When the Senate Finance Committee gets involved it's because the repercussions of the current mess are dangerous for the entire U.S. economy. One innovative solution with bi-partisan Finance Committee support is The GREEN HOUSE® Replication Initiative. The concept of Green House® homes is residences for 6 to 10 elders who require skilled nursing care and want to live a rich life. We're talking about significant departure from traditional skilled nursing homes and assisted living facilities, organized to foster community and services by enhancing both autonomy and support. Creating places for senior citizens to enjoy calling home without the necessary assistance and care becoming the focus of life seems an obvious idea, doesn't it?

more than bottom line numbers

Insurance actuaries and CEOs know the number of elderly Americans is on the rise, and that their health care is costly - but the solutions haven't been coming from their industry. This particular solution is coming from NCB Capital Impact (the nonprofit affiliate of NCB) and the Robert Wood Johnson Foundation. We need to re-define success. Big business is ignoring the problem, looking instead to their separate bottom lines, while non-profit organizations are bringing real innovation and proactive thinking to bear. We need insurance profiteers out of the health care industry - now.

Note: THE GREEN HOUSE® is a registered trademark. Only projects with an executed sub-license agreement may use the "Green House" term, or a confusingly similar term, in association with a long-term care facility.

01 April 2009

Feminist Advisory Board

Feminist Advisory Board [FAB] for Obama The Feminist Advisory Board [FAB] for Obama is now an official group within Organizing for America.

The founder, Madama Ambi, is now exploring turning FAB, which first gained notice during the 2008 Presidential campaign, into a platform for communicating with The White House Council on Women and Girls. She also hopes for the women's movement to "unify and strengthen its networks, but this doesn't mean that any one group has to be dominant." In Ambi's opinion, "the smart way to organize when you have so much talent is to create a horizontal, transparent network with high-powered communication infrastructures." Certainly staying within the construct of Organizing for America provides tools for that work.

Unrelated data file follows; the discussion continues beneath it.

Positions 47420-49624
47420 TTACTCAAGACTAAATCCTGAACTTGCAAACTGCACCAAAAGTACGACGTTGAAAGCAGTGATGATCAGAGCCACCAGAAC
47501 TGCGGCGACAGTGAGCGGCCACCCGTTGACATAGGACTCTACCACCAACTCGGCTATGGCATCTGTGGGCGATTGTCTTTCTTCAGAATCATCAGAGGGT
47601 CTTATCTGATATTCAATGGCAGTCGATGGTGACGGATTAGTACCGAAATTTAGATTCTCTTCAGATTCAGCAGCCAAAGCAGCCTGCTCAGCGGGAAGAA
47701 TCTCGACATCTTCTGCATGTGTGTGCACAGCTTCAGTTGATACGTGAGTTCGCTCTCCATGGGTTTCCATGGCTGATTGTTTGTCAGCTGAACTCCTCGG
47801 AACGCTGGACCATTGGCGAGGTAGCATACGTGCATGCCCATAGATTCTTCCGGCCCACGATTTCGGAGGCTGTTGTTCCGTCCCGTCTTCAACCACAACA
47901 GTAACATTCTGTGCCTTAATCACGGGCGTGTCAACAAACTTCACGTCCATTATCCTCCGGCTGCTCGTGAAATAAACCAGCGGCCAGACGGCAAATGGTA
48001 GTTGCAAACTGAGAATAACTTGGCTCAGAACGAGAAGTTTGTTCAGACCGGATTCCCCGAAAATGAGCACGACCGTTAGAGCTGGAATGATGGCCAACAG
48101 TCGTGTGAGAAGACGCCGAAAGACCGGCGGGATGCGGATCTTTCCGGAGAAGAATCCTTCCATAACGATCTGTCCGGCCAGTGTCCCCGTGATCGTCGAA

"We are all in this together.
No one is free until everyone is free."
A draft proposal is available for comment at http://needia.blogspot.com, a needs-based women's media network driven by user interactivity. The draft proposal may also be posted at Wikipedia so that it can "take advantage of crowd-sourcing and collective intelligence." Ultimately, despite a feminist focus, you do not have to consider yourself feminist in order to participate in FAB: the group seeks support for dismantling the systems of domination that deprive all people of their human rights.

In the words of U.S. President Barack H. Obama,
"...it's up to us to carry that work forward, to ensure that our daughters and granddaughters have no limits on their dreams, no obstacles to their achievements -- and that they have opportunities their mothers and grandmothers and great grandmothers never dreamed of."

17 March 2009

Tempest-tossed (two-boat) Irish Immigrants not welcomed in U.S.

While the history of the "No Irish Need Apply" signs may have grown in the telling, there was resistance to Irish immigration to the United States; the Ku Klux Klan greeted the newcomers (with their unpopular Christian religion and their strangely fair skin) with the intolerance, rumors about lifestyle, and prejudice previously reserved for non-white people. Perhaps the KKK was confused by the term "Black Irish." There is abundant evidence that such "NINA" signs were prevalent among a certain class in London in the early 1800s, (the British had famously broken away from the Catholic Church under Henry VIII) and scattered elsewhere throughout continental Europe, and no doubt they appeared in the USA as many Irish were fleeing violence and famine in their native land - arriving in America full of dreams and hope.

Regardless, today the President of the United States, Barack Obama, traces some of his ancestry to the Emerald Isle, and one of the better-known "ethnic" holidays in the USA is St. Patrick's Day, and people from all walks of life will take note of it today. Many will adopt caricatures of Irishness for the day, hats fit for a Leprechaun, green buttons and shirts saying "Kiss me, I'm Irish!" as they celebrate Irish culture, tradition, and people. Reporters and journalists across the country will cover people across the country enjoying parades and parties where people sing in faux accents, marvel about Irish jigs, drink beverages from Ireland, and put an O in front of their last name while overlooking the fact they'd never venture into a Catholic church and aren't quite sure how to pronounce shillelagh.

This is a success Americans could do well to reflect on as they consider their current struggle with immigration laws and issues. More than a president noted for an ethnically rich heritage, the United States is a country strengthened by the nature of being an alloy of many cultures and philosophies. The Irish endured invasions over the centuries, yet retained a unique (albeit somewhat misunderstood) cultural identity: both unity and diversity persist proudly on that one smallish island. Surely there is room in the United States for all who dream of freedom and hope to improve their lives.
Give me your tired, your poor,
Your huddled masses yearning to breathe free,
The wretched refuse of your teeming shore.
Send these, the homeless, tempest-tossed, to me: